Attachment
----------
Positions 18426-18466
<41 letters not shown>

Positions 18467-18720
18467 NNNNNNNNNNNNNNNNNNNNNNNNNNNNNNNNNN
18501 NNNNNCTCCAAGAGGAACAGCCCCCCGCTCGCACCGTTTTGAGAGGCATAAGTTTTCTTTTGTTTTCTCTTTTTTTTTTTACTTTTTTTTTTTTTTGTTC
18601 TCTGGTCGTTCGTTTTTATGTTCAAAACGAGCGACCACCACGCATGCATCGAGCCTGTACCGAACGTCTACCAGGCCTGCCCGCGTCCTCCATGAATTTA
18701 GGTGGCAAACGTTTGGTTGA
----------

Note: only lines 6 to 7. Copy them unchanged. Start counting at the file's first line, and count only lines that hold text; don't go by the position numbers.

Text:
18601 TCTGGTCGTTCGTTTTTATGTTCAAAACGAGCGACCACCACGCATGCATCGAGCCTGTACCGAACGTCTACCAGGCCTGCCCGCGTCCTCCATGAATTTA
18701 GGTGGCAAACGTTTGGTTGA